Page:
Mark Knight was born in the 1960s, he is an Australian cartoonist. He is currently the editorial cartoonist for the Herald Sun, a daily tabloid newspaper in Melbourne. Knight was also the last editorial cartoonist for one of the Herald Sun‘s joint predecessor newspapers, the afternoon broadsheet The Herald.
Mark Knight’s Childhood
Knight was born and raised in Sydney. He grew up in Lakemba, attended Wiley Park Primary School and then Narwee Boys’ High School. He showed an early interest in drawing which was encouraged by his artistic father. Knight’s first cartoons were of his family and their idiosyncrasies, drawn at family gatherings. When he was six years old, Knight’s father bought him Paul Rigby’s cartoon annual of 1967; Rigby’s work influences his artwork for many years. He created scrapbooks of Rigby’s cartoons cut from The Daily Telegraph and studied and imitated them while developing his cartooning style
Knight started a cadetship in 1980 in the Fairfax art department, filling in the black squares in the crossword grids. He went to East Sydney Technical College and studied life drawing, painting, drawing, and etching.
Knight worked as an editorial cartoonist for The Herald, and later for the Herald Sun after The Herald and The Sun were united in 1990. In 1999 Knight, alongside Bill Leak and other male political cartoonists, were criticized by the Labor Party’s deputy leader, Jenny Macklin, who argued that cartoons such as those by Knight and Leak showing Meg Leeson sexual relations with John Howard were demeaning to women politicians. Knight created the children’s character “Leuk the Duck” (derived from leukemia), a mascot for the Challenge cancer foundation which has subsequently been used in the organization’s educational material.
Knight is also well-known for his Australian rules football imagery. After cartoonist William Ellis Green (“WEG”) died in 2008, Knight took over his role as the Herald Sun‘s creator of Australian Football League (AFL) premiership posters and, because of this, has made media appearances on AFL shows, including designing alternate posters. For example, in 2017 on The Front Bar ahead of that year’s grand final between Richmond and Adelaide, he unveiled a poster showing co-host and Richmond fan Mick Molloy wearing a Tiger onesie.
In September 2018, a cartoon by Knight depicting tennis player Serena William having a tantrum during the 2018 US Open was criticized as racist by international media and commentators, who noted the resemblance between Williams’ facial features in the cartoon and American racist caricatures of the 19th and 20th century. Knight and the Herald Sun defended the caricature as depicting Williams’ behavior and having nothing to do with race, and Knight said he knew nothing of the Jim Crow period or drawings. A day later, the Herald Sun reprinted the caricature depicting Williams on the front page with the headline “Welcome to PC World”.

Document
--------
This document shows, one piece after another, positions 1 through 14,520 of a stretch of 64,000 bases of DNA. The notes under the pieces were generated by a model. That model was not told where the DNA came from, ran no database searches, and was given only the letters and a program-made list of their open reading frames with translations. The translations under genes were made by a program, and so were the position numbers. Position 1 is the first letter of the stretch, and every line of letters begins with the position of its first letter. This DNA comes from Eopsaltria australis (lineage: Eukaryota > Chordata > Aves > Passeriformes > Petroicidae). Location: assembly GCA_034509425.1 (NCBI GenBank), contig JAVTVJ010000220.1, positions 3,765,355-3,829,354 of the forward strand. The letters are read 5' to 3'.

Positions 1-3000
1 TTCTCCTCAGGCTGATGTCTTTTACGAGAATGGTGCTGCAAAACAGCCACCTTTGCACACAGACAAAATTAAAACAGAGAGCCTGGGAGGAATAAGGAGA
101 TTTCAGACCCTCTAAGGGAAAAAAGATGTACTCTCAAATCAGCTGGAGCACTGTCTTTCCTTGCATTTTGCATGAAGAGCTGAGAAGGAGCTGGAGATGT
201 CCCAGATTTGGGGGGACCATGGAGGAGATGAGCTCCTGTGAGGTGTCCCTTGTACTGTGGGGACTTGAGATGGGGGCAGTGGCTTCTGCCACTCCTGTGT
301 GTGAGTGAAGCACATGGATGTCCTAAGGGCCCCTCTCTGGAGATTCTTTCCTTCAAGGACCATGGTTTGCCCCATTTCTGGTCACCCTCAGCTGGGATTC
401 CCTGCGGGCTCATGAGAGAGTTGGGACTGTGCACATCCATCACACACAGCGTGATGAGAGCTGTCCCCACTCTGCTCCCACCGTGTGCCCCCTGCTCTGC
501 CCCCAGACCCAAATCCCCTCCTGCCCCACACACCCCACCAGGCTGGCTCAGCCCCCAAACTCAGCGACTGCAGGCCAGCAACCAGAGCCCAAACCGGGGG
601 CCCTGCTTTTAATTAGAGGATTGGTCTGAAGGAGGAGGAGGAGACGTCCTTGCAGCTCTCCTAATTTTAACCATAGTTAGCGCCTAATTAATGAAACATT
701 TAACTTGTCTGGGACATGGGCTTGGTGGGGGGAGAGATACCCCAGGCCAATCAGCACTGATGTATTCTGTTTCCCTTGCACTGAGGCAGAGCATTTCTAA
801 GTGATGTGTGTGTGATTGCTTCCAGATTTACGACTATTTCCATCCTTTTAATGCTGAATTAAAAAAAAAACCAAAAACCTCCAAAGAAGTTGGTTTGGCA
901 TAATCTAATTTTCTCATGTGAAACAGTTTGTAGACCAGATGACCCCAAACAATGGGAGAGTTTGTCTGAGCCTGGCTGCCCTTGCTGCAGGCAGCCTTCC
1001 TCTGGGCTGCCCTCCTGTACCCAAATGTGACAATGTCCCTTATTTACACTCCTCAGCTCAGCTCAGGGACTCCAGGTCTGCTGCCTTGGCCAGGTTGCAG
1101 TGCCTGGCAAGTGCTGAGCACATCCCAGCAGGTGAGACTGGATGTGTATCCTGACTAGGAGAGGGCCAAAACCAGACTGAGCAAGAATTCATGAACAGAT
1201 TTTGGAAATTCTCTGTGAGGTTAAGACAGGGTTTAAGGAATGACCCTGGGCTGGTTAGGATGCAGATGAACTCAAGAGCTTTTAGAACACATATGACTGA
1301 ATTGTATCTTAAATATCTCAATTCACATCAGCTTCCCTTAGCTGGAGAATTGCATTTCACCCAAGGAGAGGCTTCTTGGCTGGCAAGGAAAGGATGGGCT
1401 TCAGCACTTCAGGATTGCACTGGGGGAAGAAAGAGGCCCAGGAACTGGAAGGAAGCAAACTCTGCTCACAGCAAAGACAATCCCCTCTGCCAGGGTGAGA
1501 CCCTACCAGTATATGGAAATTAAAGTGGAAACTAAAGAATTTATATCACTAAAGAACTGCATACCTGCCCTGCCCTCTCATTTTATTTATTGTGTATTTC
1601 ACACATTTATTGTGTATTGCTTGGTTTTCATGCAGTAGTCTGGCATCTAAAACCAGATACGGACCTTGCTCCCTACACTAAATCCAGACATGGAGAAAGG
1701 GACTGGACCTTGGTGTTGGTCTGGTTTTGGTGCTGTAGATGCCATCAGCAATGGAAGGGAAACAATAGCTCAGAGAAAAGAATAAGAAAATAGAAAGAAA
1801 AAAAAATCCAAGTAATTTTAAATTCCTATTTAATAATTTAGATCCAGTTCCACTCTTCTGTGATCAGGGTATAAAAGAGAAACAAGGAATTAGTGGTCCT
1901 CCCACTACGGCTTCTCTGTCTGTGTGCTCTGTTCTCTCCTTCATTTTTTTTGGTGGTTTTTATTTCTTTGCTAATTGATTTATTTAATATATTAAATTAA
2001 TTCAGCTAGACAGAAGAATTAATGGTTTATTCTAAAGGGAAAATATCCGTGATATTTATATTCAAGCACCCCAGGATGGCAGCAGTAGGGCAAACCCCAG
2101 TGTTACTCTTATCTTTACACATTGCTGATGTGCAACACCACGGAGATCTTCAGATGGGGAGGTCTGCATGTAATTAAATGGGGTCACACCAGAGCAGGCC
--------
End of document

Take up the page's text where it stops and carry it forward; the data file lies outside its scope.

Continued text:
Other publications in which Knight’s cartoons appeared include Christopher Sheil’s War on the Wharves: A cartoon history (Evatt Foundation & Pluto Press, Annandale NSW, 1998), an anthology of newspaper cartoons about the 1998 Wharfies’ strike. A witty cartoon, The announcement of Bob and Hazel’s Divorce, showing Bob weeping to the media ‘This is a very sad moment for Hazel and I…’ while Hazel does a joyful handstand in the background, was reused in Ann Turner’s book of interviews, In Their Image: Contemporary Australian Cartoonists (NLA, 2000). Turner claimed in the NLA News (October 2000) that on the criteria she established for the book (circulation figures) Knight and Warren Brown of the Sydney Daily Telegraph were the most influential cartoonists in Australia. Both appear seven days a week. The Herald-Sun sells over 560,000 copies on weekdays (making it Australia’s largest selling weekday paper), 520,000 copies on Saturdays and 530,000 on Sundays.
Knight won a Gold Quill Award from the Melbourne Press Club in 2005 for the best cartoon of the year. In 2001 he also picked up a Quill Award for Best Cartoon from the MPC.
He was also named The Age Cartoonist of the Year at the 22nd annual Stan Cross Awards ceremony hosted by Rod Quantock in Ballarat, Victoria on 4 November 2007. His other accolades include awards in the categories Single Gag (2003) and Editorial (1995, 2006).In 2004, Knight was also presented with a Walkley Award for his cartoon named “Benefits Of A Bedtime Story”.In 2003, he received an award as part of the Australian Comedy Awards in the visual category for Outstanding Cartoonist as well as another Walkley Award.
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